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was especially appropriate from us by under diplomatic cover because it means ambassador in russian and the swiss watch. you want to watch? the professor asked the fbi agents. don't you want to check for bugs? no need, it was unlikely to be bugged, he could keep it. at last the russian proposed a trade, cash for information. the amount of payment dependent on the quality of information. to prevent exposure, he said, the professor should buy a laptop he would never connect to the internet. right on it, supply it on a flash drive, the spy would insert the drive into a secure computer in the nearest russian diplomatic facility and send a cable to moscow. the fbi instructed the professor to play along without providing classified secrets. he wrote an authoritative discussion of the afghanistan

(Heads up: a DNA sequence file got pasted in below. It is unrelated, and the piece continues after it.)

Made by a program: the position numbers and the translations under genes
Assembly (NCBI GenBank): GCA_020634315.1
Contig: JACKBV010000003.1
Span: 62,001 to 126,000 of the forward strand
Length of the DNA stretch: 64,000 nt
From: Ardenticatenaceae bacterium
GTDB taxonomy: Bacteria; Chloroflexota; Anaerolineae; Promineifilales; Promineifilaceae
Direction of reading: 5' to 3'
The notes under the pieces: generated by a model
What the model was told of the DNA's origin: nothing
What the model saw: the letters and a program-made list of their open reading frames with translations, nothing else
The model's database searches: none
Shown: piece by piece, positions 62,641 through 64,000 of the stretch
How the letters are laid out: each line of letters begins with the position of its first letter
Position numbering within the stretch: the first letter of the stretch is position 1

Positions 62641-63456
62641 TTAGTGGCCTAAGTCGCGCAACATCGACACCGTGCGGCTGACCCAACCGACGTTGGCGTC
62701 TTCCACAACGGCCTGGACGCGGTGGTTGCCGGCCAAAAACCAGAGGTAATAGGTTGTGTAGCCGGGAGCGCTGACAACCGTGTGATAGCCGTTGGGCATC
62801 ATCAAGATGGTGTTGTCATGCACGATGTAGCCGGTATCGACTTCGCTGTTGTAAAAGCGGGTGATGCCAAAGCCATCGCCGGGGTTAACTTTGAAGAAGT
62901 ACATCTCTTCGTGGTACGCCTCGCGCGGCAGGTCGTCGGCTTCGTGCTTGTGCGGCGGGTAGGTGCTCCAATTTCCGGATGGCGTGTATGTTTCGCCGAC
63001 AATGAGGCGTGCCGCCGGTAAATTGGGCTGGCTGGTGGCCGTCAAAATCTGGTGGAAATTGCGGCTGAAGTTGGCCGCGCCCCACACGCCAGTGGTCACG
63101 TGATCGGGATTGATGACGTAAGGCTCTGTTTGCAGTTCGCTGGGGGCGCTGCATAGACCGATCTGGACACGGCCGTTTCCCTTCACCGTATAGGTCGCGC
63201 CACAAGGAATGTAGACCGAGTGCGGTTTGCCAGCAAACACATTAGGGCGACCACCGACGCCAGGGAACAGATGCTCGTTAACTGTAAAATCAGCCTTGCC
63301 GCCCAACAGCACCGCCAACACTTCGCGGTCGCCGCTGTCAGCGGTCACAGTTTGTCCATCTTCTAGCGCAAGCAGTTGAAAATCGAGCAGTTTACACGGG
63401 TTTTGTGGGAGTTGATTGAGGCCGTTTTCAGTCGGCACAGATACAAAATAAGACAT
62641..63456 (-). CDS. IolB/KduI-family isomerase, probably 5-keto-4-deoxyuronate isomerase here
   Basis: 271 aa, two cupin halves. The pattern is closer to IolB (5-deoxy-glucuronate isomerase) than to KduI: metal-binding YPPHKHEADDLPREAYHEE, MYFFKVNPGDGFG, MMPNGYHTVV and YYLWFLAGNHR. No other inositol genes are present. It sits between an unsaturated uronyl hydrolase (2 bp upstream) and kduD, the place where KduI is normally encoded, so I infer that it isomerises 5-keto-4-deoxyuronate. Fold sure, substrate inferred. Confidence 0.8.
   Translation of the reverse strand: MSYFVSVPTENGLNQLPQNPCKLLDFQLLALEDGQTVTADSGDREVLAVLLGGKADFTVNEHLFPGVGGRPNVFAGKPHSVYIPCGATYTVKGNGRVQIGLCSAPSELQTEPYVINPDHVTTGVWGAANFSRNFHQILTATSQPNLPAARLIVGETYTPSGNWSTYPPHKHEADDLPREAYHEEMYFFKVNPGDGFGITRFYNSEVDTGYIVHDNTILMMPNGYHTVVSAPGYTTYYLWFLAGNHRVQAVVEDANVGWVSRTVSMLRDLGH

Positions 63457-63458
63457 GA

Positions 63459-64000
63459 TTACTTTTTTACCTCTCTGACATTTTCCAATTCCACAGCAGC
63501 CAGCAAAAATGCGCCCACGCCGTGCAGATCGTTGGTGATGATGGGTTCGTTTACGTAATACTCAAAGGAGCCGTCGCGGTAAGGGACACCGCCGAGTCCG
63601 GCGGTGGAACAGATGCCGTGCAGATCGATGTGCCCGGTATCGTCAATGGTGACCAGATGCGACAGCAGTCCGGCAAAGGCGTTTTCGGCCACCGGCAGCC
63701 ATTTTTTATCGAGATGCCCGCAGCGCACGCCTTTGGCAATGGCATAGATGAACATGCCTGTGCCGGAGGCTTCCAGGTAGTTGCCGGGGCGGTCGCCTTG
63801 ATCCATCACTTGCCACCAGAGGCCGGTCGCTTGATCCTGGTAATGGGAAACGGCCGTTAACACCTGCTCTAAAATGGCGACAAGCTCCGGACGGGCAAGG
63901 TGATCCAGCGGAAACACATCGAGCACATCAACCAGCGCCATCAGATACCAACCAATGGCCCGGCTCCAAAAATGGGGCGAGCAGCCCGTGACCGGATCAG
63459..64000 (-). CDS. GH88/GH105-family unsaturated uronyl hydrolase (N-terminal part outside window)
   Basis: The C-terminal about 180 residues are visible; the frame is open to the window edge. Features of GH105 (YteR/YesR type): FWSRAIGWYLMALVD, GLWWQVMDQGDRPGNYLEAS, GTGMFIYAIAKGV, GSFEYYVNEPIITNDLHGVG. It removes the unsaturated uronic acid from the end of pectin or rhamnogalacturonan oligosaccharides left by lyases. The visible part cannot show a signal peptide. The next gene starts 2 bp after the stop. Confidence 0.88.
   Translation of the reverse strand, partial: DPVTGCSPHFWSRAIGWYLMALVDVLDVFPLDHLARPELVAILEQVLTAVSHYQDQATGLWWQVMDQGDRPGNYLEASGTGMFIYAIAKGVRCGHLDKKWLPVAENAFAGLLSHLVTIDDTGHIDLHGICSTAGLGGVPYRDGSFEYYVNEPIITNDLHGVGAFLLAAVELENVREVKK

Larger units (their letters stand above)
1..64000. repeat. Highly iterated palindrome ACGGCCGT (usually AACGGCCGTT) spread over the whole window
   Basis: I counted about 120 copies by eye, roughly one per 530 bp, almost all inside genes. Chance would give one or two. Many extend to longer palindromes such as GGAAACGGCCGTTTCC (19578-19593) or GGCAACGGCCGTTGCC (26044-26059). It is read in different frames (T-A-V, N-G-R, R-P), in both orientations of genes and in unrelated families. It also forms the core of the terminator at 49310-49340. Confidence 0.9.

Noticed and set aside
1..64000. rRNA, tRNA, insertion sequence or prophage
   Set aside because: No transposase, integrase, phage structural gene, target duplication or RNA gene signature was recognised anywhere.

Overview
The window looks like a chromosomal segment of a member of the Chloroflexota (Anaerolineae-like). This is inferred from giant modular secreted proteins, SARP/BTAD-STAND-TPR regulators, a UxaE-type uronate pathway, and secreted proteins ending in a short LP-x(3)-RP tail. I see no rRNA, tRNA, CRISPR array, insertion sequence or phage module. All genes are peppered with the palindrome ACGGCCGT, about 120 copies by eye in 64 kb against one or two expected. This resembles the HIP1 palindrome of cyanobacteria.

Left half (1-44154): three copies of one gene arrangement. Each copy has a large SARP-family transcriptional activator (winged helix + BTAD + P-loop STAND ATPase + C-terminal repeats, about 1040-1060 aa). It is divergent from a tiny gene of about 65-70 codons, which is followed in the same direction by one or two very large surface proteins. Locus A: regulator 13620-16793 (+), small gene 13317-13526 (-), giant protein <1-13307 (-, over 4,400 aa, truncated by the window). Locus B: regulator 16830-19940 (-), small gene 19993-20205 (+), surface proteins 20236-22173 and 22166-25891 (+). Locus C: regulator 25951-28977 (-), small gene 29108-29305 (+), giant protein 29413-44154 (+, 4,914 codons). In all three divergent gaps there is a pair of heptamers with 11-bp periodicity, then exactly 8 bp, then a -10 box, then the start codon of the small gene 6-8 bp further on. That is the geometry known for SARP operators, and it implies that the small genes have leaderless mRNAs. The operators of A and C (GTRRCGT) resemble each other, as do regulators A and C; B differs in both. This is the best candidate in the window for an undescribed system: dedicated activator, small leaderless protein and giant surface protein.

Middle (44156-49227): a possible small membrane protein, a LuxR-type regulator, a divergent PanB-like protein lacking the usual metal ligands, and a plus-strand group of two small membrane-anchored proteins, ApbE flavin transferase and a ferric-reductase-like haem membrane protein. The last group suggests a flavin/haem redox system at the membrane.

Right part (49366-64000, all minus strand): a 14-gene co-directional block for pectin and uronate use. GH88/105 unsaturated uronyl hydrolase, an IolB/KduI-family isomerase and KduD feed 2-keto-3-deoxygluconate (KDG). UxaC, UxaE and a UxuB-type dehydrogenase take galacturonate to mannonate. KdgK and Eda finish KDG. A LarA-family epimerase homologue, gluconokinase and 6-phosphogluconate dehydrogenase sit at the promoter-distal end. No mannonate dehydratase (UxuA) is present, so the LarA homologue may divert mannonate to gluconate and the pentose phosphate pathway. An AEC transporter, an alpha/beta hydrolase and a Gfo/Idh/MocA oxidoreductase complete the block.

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war and gave the flash drive to the russian. at their next lunch the spy handed over $2000 in $100 bills and made clear to his recruit publicly available information no matter how well analyzed would not suffice. we appreciated it but didn't think it was that sensitive, he told the professor. we can pay you more if you give us more. that is the first. the second, for my chapter on academic conferences. the idea is about a decade ago the cia devised a strategy to prevent iran from developing a nuclear bomb. it would identify nuclear scientists who were critical to iran's program and set up fake
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academic conferences outside iran in the sciences field of research or interest, then invite the scientists through intermediaries so the role would be hidden, have the scientists come to the conference, separate him from his handlers that would come with him and get him to defect to the us. some successes and failures i go into the chapter, and here is a little passage about what that was like. the cia agent tapped softly on the hotel room door. after the keynote speech, panel discussions and dinner, conference attendees retired for the night. audio and visual surveillance from the room, from the islamic revolutionary guard corps were sleeping that he was still awake. sure enough he opened the door